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Home > About JDRF & Our Impact > Our research > Research projects > Studying a type of immune cell to develop drugs to target it
Not to be confused with insulin-producing beta cells, B-cells are immune cells that exist throughout our bodies, including in the pancreas and the blood. Currently, we don’t know much about how B-cells behave during type 1. Joanne’s previous research suggests B-cells in the pancreas are linked to increased destruction of the beta cells.
Through this project, Joanne hopes to find new potential targets on B-cells in the pancreas for treatments for type 1. She also hopes to find these specific B-cells in the blood because this would be far easier to access for treatment than the pancreas.
A treatment for type 1 could be aimed at B-cells in the pancreas. A therapy that specifically targets the immune cells inside the pancreas (rather than all immune cells) would mean fewer side effects for people with type 1. To find out if this could work, we need to understand more about how the B-cells in the pancreas function in type 1.
First, Joanne will try to find proteins on the surface of the B-cells in the pancreas that are unique markers of those cells. These markers would allow researchers to identify and study B-cells more easily. To do this, she will study pancreas samples donated by people recently diagnosed with type 1 and pancreas samples from people of the same age who don’t have type 1.
Joanne will then take B-cells from white blood cells from five people without type 1 to understand how they work. She will expose the cells to various chemicals which stimulate the immune system. She will look at whether these B-cells become ‘activated’ in response to different chemicals. When immune cells are activated, they attack other cells and may release antibodies or chemicals which damage other cells. As well as looking out for this toxic release, Joanne will also see if the number of B-cells increases. She will also make a note of any different subsets of B-cells that she finds.
Joanne’s project will inform research to develop therapies for type 1 which target the B-cells. This small study could also act as a framework for a larger study to measure B-cell responses in people with type 1 in a clinical trial. Joanne’s research is essential for her research team’s larger grant application, which would include the recruitment of individuals with and at risk of developing type 1 diabetes.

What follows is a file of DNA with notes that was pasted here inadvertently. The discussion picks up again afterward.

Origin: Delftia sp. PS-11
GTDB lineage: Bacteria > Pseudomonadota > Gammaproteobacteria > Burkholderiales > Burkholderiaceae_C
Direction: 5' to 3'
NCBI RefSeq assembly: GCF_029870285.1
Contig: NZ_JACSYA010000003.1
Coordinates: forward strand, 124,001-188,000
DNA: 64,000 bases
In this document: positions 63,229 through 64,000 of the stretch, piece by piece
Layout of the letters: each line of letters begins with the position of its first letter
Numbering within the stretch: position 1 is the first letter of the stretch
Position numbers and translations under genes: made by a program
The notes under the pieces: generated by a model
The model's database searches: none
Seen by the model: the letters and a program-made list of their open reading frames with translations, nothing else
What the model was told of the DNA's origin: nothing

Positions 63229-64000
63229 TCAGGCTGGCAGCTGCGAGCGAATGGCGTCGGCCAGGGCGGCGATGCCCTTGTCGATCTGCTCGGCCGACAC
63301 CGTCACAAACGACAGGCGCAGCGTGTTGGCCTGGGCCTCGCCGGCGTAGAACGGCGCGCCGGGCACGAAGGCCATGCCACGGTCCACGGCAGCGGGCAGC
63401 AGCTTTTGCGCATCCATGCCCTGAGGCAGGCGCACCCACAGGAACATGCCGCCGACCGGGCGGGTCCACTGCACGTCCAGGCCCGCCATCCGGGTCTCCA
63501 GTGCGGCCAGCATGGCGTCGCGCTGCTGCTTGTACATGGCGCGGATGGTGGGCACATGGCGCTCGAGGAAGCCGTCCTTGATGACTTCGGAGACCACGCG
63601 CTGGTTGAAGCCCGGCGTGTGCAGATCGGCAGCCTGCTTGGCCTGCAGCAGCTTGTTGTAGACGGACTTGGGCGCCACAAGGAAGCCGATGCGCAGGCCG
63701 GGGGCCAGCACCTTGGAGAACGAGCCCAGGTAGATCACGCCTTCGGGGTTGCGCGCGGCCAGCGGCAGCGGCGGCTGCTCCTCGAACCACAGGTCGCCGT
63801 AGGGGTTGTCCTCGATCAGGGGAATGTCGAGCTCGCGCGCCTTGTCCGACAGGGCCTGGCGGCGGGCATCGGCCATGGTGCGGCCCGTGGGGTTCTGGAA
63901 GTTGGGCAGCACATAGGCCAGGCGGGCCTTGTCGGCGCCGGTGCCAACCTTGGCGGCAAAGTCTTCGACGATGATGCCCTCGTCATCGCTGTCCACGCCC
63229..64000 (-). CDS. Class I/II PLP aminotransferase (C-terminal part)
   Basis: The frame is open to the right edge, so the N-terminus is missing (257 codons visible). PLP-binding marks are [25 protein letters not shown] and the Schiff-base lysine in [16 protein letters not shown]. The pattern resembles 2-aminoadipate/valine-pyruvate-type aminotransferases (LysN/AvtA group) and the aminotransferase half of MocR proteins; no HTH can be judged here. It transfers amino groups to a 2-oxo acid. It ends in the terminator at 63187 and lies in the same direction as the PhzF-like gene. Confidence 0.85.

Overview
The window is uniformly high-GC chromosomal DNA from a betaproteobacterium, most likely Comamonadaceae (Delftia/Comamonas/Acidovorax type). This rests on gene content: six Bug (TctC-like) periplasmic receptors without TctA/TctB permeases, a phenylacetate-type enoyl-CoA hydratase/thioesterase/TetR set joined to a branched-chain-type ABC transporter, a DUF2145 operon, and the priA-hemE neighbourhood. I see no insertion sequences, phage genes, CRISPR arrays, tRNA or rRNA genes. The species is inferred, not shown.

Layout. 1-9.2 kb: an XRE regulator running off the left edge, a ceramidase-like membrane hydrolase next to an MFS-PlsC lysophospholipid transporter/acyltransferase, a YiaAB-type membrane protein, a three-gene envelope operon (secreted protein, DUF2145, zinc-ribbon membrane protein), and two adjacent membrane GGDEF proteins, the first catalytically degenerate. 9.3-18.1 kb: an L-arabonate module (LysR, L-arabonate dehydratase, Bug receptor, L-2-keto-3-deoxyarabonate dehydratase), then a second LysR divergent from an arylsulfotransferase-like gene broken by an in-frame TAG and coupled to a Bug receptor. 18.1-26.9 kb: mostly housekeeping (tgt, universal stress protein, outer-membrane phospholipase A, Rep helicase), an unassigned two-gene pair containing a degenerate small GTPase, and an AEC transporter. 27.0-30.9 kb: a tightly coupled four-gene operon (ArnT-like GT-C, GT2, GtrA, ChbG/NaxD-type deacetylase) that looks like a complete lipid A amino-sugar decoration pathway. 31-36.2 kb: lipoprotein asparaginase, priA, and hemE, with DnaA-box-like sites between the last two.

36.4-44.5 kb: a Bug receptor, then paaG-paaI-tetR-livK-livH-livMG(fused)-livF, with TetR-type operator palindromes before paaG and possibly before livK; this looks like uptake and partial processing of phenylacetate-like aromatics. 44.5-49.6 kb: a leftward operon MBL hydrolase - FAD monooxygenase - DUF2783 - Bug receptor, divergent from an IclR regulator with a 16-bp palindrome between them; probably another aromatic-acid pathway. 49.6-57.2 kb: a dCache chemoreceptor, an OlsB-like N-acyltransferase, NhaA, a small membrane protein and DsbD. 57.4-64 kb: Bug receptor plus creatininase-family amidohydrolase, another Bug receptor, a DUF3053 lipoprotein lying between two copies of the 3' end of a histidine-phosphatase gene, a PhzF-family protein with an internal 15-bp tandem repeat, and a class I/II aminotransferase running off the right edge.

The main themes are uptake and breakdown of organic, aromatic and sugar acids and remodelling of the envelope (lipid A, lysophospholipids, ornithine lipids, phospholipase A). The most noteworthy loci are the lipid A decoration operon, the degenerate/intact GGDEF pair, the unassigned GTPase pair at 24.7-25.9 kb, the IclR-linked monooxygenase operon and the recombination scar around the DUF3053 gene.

We fund lots of immunology research, which is research that targets the immune system. Working alongside B-cells in the immune system are immune cells called T-cells. We are also funding Professor Lucy Walker at University College London who is trying to target and interfere with the T-cells that go rogue in type 1 diabetes.
This award will help to fund the next generation of immunotherapy research, enabling more efficient clinical trials, in more locations, so that promising treatments can reach people sooner.
This project aims to overcome two major roadblocks to developing and licensing immunotherapies for people newly diagnosed with type 1 diabetes.
Dr Bewick is exploring ways to improve the health, performance and number of beta cells in the body, so that people with type 1 can be less reliant on insulin pumps and injections – or even, one day, live without them completely.
This project is looking at a new way to turn stem cells into beta cells in the lab, to better understand what conditions make this process happen efficiently.